Organised crime syndicates in Italy, i.e. the mafia, are now the “number one bank” in the country, claimed a report by anti-crime group SOS Impresa on Tuesday.
According to its report, SOS Impresa estimates that the mafia lends money to over 200,000 businesses every year, earning it an annual turnover of around 140 billion euros ($179 billion), with profits of more than 100 billion euros ($127 billion) every year and an overall liquidity of around 65 million euros ($83 million).
The mafia’s illicit operations, SOS Impresa says, could be equivalent to nearly 7 percent of the country’s total national output, thus making it “the largest economic agent in the country”.
The reports suggest that the extortionate lending being carried out by the mafia has now become a "national emergency" due to its links with administrative and political authorities, and the level of vice activities now generated from the profits that the mafia earn.
According to Conferscenti, a small business organisation that commissioned the report, the mafia affects up to 50 businesses every hour, causing the loss of “ten of thousands of jobs” and the closure of more than 1,800 businesses throughout the country each year.
Financially desperate business owners, who turn to the mafia for money due to increased lending requirements by banks, are then subjected to extortionist threats and are either forced to pay indiscriminate amount of interest or face attacks on their property and family, which have even led to murder.
"During this economic crisis, mafia organizations are the only businessmen able to invest," said Marco Venturi, president of Conferscenti.
"We should never forget that the economic crisis is useful for organized crime, which influences the legitimate economy and flood the illegal economy with both the production and sale of illegal goods," added Venturi.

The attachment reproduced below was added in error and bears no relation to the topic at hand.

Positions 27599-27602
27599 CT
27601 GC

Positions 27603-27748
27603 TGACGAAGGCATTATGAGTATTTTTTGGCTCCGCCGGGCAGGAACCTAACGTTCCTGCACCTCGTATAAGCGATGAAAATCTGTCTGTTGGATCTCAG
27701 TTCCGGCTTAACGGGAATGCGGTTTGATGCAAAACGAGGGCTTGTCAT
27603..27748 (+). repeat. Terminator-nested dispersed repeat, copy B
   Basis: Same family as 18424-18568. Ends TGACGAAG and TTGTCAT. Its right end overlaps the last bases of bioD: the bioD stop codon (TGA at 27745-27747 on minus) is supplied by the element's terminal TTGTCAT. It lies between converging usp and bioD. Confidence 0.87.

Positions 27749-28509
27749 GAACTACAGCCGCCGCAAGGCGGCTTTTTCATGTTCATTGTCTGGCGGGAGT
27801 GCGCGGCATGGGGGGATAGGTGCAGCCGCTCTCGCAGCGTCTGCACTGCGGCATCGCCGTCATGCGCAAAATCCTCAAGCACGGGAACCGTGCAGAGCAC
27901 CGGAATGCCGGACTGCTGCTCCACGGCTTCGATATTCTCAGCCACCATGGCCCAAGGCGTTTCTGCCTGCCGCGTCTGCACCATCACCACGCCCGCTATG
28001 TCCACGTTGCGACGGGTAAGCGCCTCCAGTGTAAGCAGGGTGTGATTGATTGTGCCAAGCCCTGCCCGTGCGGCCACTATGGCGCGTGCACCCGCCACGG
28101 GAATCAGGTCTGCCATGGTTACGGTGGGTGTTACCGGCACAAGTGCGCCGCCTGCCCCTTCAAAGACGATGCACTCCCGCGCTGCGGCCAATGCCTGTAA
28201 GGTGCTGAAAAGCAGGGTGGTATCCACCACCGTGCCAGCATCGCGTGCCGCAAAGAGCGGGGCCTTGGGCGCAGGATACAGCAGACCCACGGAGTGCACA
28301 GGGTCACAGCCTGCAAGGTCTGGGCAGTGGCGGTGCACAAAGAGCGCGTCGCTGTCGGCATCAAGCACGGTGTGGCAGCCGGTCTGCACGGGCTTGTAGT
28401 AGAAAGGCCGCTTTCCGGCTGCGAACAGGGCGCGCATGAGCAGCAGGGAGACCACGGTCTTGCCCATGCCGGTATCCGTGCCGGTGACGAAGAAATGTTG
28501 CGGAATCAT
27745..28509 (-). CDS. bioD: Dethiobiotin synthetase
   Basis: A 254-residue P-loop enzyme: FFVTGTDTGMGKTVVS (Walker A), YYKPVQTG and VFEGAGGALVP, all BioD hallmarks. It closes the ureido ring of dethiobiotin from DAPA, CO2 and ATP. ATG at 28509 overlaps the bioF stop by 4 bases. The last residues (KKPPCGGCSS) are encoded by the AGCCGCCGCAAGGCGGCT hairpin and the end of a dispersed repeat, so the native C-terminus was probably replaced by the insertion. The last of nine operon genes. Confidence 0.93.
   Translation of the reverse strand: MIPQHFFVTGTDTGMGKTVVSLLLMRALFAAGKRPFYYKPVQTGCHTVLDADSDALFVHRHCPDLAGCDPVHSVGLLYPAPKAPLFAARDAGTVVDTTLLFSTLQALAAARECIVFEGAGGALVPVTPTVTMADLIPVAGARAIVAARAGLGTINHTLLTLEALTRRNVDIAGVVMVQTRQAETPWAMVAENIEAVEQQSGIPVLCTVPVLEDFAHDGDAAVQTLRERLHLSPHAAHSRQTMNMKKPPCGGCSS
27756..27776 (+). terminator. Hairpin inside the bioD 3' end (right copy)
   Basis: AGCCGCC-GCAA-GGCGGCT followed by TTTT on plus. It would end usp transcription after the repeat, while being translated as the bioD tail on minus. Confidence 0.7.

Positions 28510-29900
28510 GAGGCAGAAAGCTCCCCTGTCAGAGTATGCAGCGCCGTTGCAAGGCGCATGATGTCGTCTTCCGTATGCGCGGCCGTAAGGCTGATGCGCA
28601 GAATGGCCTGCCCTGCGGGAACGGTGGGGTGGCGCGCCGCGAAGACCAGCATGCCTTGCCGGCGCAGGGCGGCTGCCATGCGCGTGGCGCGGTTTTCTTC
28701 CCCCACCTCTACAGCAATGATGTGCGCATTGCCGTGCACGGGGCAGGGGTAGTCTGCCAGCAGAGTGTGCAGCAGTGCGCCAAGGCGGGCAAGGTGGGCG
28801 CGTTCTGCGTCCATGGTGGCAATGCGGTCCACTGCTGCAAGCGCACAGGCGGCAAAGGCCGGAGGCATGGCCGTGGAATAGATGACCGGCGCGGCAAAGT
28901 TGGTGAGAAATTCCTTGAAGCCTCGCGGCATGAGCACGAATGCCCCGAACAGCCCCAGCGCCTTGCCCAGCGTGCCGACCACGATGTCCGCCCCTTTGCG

The mafia’s lending operations have also become increasing organised and sophisticated. By hiring apparently respectable bankers, lawyers or notaries into their “business”, the mafia attempts to portray a façade of professionalism and decency, thus draw unwitting business owners in.
"The classic neighbourhood or street loan shark is on the way out, giving way to organised loan-sharking that is well connected with professional circles and operates with the connivance of high-level professionals," said the report, as translated by Reuters.
"This is extortion with a clean face," it added. "Through their professions, they know the mechanisms of the legal credit market and they often know the financial position of their victims perfectly."
Typical victims include middle-aged shopkeepers and small businessmen who are struggling to avoid bankruptcy in the midst of the nation’s economic crisis.
"They are usually people in traditional retail sectors like food, greengrocers, clothes or shoe shops, florists or furniture shops. These are the categories which, more than any other, are paying the price of the (economic) crisis," said the report.